Dion’s early life was one where violence inflicted by his mother and father permeated the family home. In the 60s, when he was 10, his mother suddenly took him and his younger sisters to separate Catholic orphanages and left them there.
‘I had no idea what was going on. I guess I was pretty angry, naive of the situation, uninformed, and I tended to have a bit of attitude, you know, I wanted to know what was going on. No one would tell me.’
Girls remained in the orphanage until they were old enough to get a job while boys were sent to another institution at the age of 12. Up until the time they left, boys were supervised in their bathing by older girls, a situation Dion found embarrassing.
One day Dion was seen by an older girl urinating behind one of the sheds. The girl threatened that she’d tell the nuns if Dion didn’t do whatever she told him to. ‘Nearly every day for I don’t know how long, she would have me down in the hall, in the play section, and she would be playing with my genitals. She would ask me to play with her and I was terrified. I became quite terrified every day when I had to strip off and line up for a bath.’
Dion told the Commissioner that he ran away from the orphanage nearly every weekend. Each time he’d be picked up by police and returned. His attempts to tell police about the abuse were dismissed. ‘I told them and they bashed me. …That’s part of my problem today. They didn’t believe you and they punished you.’
Dion was also sexually abused in the orphanage by a maintenance worker. ‘He just started talking, “Have you ever played with yourself?” … and all this other stuff was going on and I already had the experience with the police. And I don’t recall what – I just, I was horrified. The next thing I recall is I was sobbing. I was on the bed and I was sobbing.’
For brief periods, Dion and his sisters returned to the family home but violence there continued and the placements didn’t last long. Dion was always running away – from his parents and the homes. ‘I developed this desire to be not where I was. I never knew where I wanted to be, but I knew I didn’t want to be where I was.’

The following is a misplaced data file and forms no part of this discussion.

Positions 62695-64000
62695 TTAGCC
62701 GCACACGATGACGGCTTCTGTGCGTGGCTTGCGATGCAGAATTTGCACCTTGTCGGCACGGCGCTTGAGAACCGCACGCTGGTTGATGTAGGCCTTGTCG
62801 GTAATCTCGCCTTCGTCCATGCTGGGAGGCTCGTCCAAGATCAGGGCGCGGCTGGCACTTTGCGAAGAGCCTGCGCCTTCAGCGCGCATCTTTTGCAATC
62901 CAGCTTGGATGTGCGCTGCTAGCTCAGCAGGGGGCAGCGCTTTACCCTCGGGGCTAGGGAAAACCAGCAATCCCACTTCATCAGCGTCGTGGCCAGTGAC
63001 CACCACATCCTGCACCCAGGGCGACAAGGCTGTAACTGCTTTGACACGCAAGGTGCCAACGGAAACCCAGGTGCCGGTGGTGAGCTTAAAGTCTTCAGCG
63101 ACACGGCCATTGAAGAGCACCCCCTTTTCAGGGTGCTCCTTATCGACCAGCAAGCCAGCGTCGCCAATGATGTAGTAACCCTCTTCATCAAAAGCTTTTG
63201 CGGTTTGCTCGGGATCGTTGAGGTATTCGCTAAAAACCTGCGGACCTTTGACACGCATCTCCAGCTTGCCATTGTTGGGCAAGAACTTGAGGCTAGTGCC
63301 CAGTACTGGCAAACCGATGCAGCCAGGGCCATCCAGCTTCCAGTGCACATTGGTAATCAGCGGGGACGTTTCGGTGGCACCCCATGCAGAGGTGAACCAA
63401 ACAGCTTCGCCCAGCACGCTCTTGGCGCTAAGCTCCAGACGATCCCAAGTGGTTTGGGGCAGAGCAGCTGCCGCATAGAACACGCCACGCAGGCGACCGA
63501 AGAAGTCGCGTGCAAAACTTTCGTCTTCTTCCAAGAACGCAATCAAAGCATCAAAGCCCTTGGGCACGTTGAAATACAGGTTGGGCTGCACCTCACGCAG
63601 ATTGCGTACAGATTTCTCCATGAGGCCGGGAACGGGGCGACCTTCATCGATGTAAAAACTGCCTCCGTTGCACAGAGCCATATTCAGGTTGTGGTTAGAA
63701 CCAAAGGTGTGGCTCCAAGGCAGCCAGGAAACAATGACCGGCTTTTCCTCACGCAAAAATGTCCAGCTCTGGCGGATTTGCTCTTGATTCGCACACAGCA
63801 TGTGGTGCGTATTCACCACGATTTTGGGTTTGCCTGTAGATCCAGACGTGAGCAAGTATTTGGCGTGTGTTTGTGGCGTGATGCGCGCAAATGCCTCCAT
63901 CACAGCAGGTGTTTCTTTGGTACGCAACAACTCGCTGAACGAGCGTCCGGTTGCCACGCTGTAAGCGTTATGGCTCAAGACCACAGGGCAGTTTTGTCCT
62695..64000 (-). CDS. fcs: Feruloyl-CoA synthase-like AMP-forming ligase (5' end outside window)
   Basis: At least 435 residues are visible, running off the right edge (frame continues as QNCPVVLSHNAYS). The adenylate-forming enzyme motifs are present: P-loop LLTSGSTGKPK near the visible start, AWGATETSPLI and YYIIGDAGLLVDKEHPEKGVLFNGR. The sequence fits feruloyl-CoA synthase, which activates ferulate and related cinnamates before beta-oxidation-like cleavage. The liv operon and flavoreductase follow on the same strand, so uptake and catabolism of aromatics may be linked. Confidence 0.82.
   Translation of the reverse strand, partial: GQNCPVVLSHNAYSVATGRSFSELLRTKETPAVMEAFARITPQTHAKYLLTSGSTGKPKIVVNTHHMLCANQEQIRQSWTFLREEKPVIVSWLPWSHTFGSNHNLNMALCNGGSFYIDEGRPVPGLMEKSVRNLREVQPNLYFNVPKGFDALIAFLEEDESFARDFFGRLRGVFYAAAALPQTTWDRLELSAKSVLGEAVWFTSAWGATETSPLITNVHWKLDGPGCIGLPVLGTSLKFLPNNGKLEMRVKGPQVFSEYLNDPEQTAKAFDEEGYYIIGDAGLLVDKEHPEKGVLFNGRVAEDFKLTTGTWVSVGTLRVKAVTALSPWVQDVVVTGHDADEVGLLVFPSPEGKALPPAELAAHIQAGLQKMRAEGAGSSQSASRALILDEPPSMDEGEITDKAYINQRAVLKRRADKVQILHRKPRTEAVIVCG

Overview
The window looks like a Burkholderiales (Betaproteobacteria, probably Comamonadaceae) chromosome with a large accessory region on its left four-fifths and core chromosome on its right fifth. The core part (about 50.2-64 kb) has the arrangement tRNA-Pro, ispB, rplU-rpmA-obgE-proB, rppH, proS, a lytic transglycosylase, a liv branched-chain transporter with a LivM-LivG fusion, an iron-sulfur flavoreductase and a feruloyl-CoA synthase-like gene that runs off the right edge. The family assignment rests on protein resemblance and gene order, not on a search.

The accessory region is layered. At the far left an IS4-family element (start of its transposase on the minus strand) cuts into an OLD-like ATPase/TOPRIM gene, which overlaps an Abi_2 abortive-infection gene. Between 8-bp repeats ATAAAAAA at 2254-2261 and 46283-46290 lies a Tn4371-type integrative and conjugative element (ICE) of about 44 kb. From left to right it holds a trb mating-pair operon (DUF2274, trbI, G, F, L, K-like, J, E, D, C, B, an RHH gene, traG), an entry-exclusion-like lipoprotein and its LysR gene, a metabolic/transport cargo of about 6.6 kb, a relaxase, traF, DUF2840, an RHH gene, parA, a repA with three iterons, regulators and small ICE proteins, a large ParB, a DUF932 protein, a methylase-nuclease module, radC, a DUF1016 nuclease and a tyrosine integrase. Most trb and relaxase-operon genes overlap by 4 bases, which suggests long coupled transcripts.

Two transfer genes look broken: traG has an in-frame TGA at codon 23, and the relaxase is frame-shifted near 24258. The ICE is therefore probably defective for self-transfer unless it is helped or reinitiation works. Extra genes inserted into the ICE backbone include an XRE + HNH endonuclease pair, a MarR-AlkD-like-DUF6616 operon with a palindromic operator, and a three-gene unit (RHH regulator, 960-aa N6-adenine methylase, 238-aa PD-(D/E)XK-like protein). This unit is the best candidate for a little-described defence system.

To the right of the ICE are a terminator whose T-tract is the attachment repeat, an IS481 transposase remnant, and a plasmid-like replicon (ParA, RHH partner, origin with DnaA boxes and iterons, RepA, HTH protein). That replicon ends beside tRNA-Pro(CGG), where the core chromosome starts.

By 14, Dion was carrying out petty theft offences – stealing milk money and food. He was caught and brought before a magistrate who made him a ward of the New South Wales state and sentenced him to 12 months in a government-run correctional centre.
One Christmas period in the early 70s, the centre’s cottage parents went on holidays and boys were left in the care of Mr Gordon. For the six weeks Gordon was employed, he regularly sexually abused Dion, who then started acting out. Sent to a government-appointed psychiatrist, Dion was diagnosed as ‘a sociopath’.
‘That’s an official diagnosis on my record. I’m a sociopath’, Dion said. ‘And I was treated accordingly.’ When he went back to court, the magistrate read the reports and sentenced Dion to another 12 months in the centre.
Dion said that when he finally left institutional care he didn’t know what to do. ‘I didn’t go back home because I didn’t have to. I was homeless then until I was 45. I used a lot of alcohol, a lot of drugs, but I made a commitment to myself that I would never, never get in trouble with the law. I didn’t want to end up in jail or anything like that. I would be able to do a bit of work, but I didn’t have that ability to be able to retain or have consistency, or I had no trust or faith in myself.’
In between living on the streets and staying in homeless shelters and refuges, Dion occasionally set himself up in a flat, but said his drinking always led to him becoming homeless again. He also ‘went bush’ often, and during one of these periods became very sick.
‘I was six and a half stone. I was really thin. I needed a walking stick to walk. I had abscesses and sores all over my legs. So I guess I came back into society and I had a cathartic moment and I just realised that if I chose to start learning things, I can learn how to be okay, and I had a vision in my head … Then all of a sudden I realised that all my life I’ve been fighting myself, you know, and all this devastation, all this destruction I caused fighting myself. And I didn’t want to fight myself anymore.’
It was a major turning point, Dion said. Within a short period, he applied for and was accepted into a university preparation course. He completed a degree and was employed in a teaching position while furthering his education, and recently completed a doctorate.
Dion is seeing a counsellor which he finds helpful in managing the dissociative episodes he sometimes experiences. ‘Sometimes I’m just not there. I can disappear from myself for a couple of days. It’s not a nice thing to have to live with. It’s scary. It’s very scary. I just did the best I could.’
He’d never considered seeking redress from the government or Catholic Church. ‘There’s no point. There’s nothing I want from them.’
He told the Commissioner that he was cynical about the Royal Commission. ‘Having said that, it’s not about the participants within the Royal Commission; it’s about the government responses. I’ve seen too much. I mean, you know, I’m getting to that age … but if you’re optimistic. I find that encouraging.’
‘I’m very appreciative of this time; I really am. Actually, I don’t know, I just feel a little bit calmer now.’